TONY WOODS - 'Archive'

Block Projects, Cremorne: 17th August 2013

I wrote this review for another site but it was never published. In researching my John Firth-Smith review, my interest in Australian Pop Art was reawakened and I’ve revised the review to say a little more about this. NB: at 2,624w this is a longer review than usual.

Regrettably, this was no more than a one-day show, coinciding with the launch of a handsome monograph on the artist, edited by Andrew Gaynor for Art Information, a new publishing enterprise for The book also includes a 30 min or so DVD, usefully supplementing the text with interviews with the artist, critics and fellow artists, as well as further illustrations. It is to be hoped more art books adopt this cross-format.

The show demonstrated that the works do indeed carry the expressive charge and formal elegance suggested by the book’s ample reproductions. The astute selection and hang, given the modest gallery space, also emphasised the striking trajectory to Woods’ career, from freewheeling and impressionable youth to steadily more inhibited maturity, from suffering a surfeit of influences and ambition to growing isolation and indifference to art world trends. The arc is a familiar one for artists of course, but rarely displayed as starkly, or – one is tempted to say – beautifully, since the experience of tracing the progression unquestionably acquires an undertone. The feeling is bittersweet, subtly troubling. There is a mysterious sense of loss – not to the artist’s skills or energy, much less to aging – but rather to a retreat to bleak formal themes. The artist may have found greater freedom or engagement, but it is not something many will share.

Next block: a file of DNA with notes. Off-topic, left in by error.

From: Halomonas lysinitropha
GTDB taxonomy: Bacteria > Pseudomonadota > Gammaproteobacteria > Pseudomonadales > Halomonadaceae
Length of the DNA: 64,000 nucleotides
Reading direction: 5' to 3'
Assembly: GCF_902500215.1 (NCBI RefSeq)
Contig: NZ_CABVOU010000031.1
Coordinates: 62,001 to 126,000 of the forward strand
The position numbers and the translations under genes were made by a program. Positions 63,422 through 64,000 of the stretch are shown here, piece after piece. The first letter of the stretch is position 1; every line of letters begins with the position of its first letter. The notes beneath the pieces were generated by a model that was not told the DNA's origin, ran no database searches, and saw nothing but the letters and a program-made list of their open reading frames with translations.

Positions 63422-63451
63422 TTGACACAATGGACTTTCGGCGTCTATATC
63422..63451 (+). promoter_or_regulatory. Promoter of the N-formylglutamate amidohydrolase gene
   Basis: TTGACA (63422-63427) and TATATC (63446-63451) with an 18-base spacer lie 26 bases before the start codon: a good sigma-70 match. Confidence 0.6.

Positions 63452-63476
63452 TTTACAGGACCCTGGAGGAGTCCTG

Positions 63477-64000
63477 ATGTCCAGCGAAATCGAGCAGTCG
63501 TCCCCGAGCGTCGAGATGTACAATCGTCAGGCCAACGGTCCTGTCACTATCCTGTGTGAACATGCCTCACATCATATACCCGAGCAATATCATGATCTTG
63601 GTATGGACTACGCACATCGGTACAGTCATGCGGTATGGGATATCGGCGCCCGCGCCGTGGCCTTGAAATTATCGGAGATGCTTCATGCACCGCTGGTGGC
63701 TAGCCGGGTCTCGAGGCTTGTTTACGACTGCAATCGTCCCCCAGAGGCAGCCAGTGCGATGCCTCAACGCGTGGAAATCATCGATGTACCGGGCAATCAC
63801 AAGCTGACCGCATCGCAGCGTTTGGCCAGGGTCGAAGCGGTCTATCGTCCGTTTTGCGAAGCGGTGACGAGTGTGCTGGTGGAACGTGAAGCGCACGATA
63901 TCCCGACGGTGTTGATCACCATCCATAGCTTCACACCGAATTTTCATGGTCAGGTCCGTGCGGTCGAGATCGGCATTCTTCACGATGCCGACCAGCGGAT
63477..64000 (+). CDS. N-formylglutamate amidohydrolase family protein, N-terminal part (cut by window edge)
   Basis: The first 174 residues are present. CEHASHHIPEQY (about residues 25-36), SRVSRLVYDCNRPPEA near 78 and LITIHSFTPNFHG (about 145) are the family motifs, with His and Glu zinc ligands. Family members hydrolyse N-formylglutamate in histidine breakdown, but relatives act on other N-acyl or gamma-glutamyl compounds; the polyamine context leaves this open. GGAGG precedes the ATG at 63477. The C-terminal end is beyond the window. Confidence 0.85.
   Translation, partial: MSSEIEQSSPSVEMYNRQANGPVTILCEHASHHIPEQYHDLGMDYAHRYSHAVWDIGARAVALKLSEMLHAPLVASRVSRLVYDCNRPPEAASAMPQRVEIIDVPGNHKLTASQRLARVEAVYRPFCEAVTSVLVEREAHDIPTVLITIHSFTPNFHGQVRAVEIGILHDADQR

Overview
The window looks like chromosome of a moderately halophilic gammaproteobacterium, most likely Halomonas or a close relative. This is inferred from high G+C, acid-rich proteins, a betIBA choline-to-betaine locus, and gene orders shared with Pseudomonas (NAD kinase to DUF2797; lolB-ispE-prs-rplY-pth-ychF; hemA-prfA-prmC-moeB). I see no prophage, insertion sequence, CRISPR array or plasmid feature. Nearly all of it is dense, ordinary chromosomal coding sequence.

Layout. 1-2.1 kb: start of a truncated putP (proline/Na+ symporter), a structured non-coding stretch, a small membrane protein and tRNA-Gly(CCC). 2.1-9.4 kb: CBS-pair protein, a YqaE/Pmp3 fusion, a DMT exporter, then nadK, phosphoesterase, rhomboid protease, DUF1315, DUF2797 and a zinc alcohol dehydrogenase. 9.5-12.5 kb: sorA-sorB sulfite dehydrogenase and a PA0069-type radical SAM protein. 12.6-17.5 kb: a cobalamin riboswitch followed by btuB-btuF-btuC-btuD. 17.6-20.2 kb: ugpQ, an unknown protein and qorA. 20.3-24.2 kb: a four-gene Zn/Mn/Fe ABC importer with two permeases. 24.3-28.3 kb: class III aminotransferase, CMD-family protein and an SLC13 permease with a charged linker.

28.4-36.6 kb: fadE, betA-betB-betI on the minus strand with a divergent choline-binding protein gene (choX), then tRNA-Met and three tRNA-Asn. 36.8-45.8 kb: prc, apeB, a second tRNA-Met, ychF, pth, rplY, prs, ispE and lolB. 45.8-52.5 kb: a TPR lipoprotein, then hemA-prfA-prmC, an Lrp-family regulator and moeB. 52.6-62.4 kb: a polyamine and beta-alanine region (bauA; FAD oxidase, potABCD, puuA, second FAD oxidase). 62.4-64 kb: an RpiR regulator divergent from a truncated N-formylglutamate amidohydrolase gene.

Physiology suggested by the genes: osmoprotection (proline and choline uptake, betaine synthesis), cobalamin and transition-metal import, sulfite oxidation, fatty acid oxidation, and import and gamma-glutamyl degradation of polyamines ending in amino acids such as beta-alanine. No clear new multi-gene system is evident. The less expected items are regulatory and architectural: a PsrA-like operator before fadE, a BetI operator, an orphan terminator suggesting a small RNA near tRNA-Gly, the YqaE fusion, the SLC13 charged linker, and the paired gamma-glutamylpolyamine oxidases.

The show and book are unlikely to foster interest in the artist’s abstractions but for anyone interested in Australian art history, Woods’ career provides a fascinating glimpse of the undercurrents to figurative painting following the impact of Pop Art through to the emergence of Neo Expressionism. Here the artist certainly merits greater attention. Woods began with thoroughly traditional training in Hobart 1961-3, equipping him as a conservative Modernist, gently stylising landscapes for shape, volume and tone, only to realise that the underlying issues are as easily pursued in still lives or interiors in his warehouse studio in central Hobart. Largely shunning greater abstraction, there is instead the sense of an intensely reductive, enclosed and barren world.

Hangers (1966) 66 X 55.5 cm oil on canvas (framed)

The empty coat-hangers and chairs measure an absence, the corners and windowless walls suggest seclusion, retreat. At some point the severe isolation is brought home to him and there is an abrupt switch to the figure, to models often in states of undress, their poses overlapping and caught in vigorous outline. But notably, the outlines are seldom filled in or further modelled, instead stress the linear, two-dimensionality to the form, overlapping and alternative limbs help to flatten or resist more volumetric reading. The figures thus remain, like the Johns-like coat-hangers or Dine-like ties, principally design; life kept at a remove, as brief or limited engagement. Similarly, the outlines to figures are sometimes superimposed on abstract grounds of spills or gestures, obscuring the figure’s location or context, suggesting turmoil at a formal level (The Most Arresting Sight 1967). Woods may have opened up his home to visitors, but one senses tension, a restive atmosphere.